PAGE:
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The Harvard-Radcliffe Online Historical Reference Shelf

The Harvard University Archives and the Radcliffe Archives have launched the Harvard-Radcliffe Online Historical Reference Shelf. A Library Digital Initiative project, the Reference Shelf is a joint venture with the Office for Information Systems (OIS) of the Harvard University Library (HUL). This new web site, located at, provides electronic access to frequently consulted sources on the history of Harvard and Radcliffe. To date, the Reference Shelf includes:

  • Annual reports of the presidents and treasurers of Harvard and Radcliffe, from 1825 to the present;
  • Narrative histories;
  • Access to the Harvard Fact Book, from 1997 to the present;
  • Founding documents concerning Harvard, from 1642 to 1814.

According to University Archivist Harley Holden,"It is a great satisfaction to observe and to use the ever-expanding online tools for access to a universe of information. Foremost for the researcher seeking information about Harvard is the Harvard-Radcliffe Online Historical Reference Shelf. The information about Harvard available at this web site currently is an auspicious beginning. As this site expands its content, it will become an even more important resource for those seeking information about the University."

By browsing or searching the Reference Shelf, anyone interested in the history of Harvard and Radcliffe can find a wealth of information, including such details as:

  • what classes Harvard sophomores attended on Saturdays in 1825 ("History, and Declamation, or English Composition");
  • that in the 1938-39 academic year, Radcliffe's Department of Health Education offered a senior elective on marriage;
  • what President Pusey had to say about the academic year 1968-69 ("...a dismal year").

To create most of these online resources, the Harvard College Library Digital Imaging Group scanned more than 105,000 pages of text from the Harvard and Radcliffe archives. The resulting digital images were sent to a vendor for full-text conversion using OCR software, and structural metadata was added using XML (Extensible Markup Language). All of the digital files are stored in the Digital Repository Service.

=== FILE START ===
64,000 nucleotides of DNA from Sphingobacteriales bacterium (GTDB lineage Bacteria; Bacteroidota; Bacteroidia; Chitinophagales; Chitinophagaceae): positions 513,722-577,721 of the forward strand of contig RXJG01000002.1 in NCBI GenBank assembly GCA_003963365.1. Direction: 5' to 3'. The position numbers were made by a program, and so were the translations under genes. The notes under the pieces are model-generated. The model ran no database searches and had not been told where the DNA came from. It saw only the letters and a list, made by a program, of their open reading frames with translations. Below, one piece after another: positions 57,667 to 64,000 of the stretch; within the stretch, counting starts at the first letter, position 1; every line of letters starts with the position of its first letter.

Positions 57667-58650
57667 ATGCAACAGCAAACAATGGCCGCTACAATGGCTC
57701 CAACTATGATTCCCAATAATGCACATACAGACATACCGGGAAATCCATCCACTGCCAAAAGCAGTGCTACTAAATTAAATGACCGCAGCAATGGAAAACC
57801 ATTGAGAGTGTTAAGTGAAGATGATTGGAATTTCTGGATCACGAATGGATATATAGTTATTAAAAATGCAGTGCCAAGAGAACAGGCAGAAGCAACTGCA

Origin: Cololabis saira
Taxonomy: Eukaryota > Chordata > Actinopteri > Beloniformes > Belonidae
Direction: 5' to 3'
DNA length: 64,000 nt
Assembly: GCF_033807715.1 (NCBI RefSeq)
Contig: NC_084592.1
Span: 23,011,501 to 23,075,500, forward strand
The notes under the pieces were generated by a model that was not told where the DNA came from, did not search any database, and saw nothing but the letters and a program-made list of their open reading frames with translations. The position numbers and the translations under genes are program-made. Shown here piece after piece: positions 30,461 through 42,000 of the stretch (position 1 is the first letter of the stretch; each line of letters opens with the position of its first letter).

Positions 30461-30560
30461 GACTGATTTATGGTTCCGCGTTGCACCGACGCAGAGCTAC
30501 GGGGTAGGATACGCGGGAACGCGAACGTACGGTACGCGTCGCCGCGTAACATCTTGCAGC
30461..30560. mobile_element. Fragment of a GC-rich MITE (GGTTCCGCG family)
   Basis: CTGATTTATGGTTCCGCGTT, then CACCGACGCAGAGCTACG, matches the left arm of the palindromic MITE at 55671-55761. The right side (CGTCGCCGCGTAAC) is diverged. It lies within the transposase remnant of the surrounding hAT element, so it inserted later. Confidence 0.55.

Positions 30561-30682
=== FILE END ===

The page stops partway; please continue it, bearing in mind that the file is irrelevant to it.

From its inception in 1999, the Reference Shelf was designed as an access point for electronic resources created by the Harvard and Radcliffe archives and as a link to relevant resources created by other units at the University and beyond. Thus the Shelf is a work in progress that will expand as new resources become available.

In addition, the project was designed to demonstrate two new Digital Library services: the Page Delivery Service (PDS) and the Full-text Search service (FTS). With the launch of the Reference Shelf, OIS is making both services widely available to support online delivery of full text material at all Harvard libraries, archives, and other repositories, where text materials can be delivered effectively on the web. The Page Delivery Service is a web-based "page turner" system for reformatted print material such as books, journals, reports, letters, diaries, and notebooks. The Full-text Search service is a web-based system for searching the full text content of digital library material, such as OCR files derived from the scanned page images delivered in the PDS. Material delivered by the PDS can be secured to the Harvard community if necessary, using the normal ID/PIN mechanism.

As the Harvard-Radcliffe Online Historical Reference Shelf demonstrates, PDS can deliver page images online, while the FTS enables full-text searches of the text on the pages. The two systems can be used together or independently. To use either of these new services, the digital objects, including all necessary structural metadata, must be deposited in the Digital Repository Service (DRS). Note: the HCL Digital Imaging Group is developing a service to prepare structural metadata files in XML on behalf of collection owners as part of the scanning process.

For more information, contact Julie Wetherill ( or Wendy Gogel ( in OIS at 5-3724.

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Last modified on Thursday, April 18, 2002.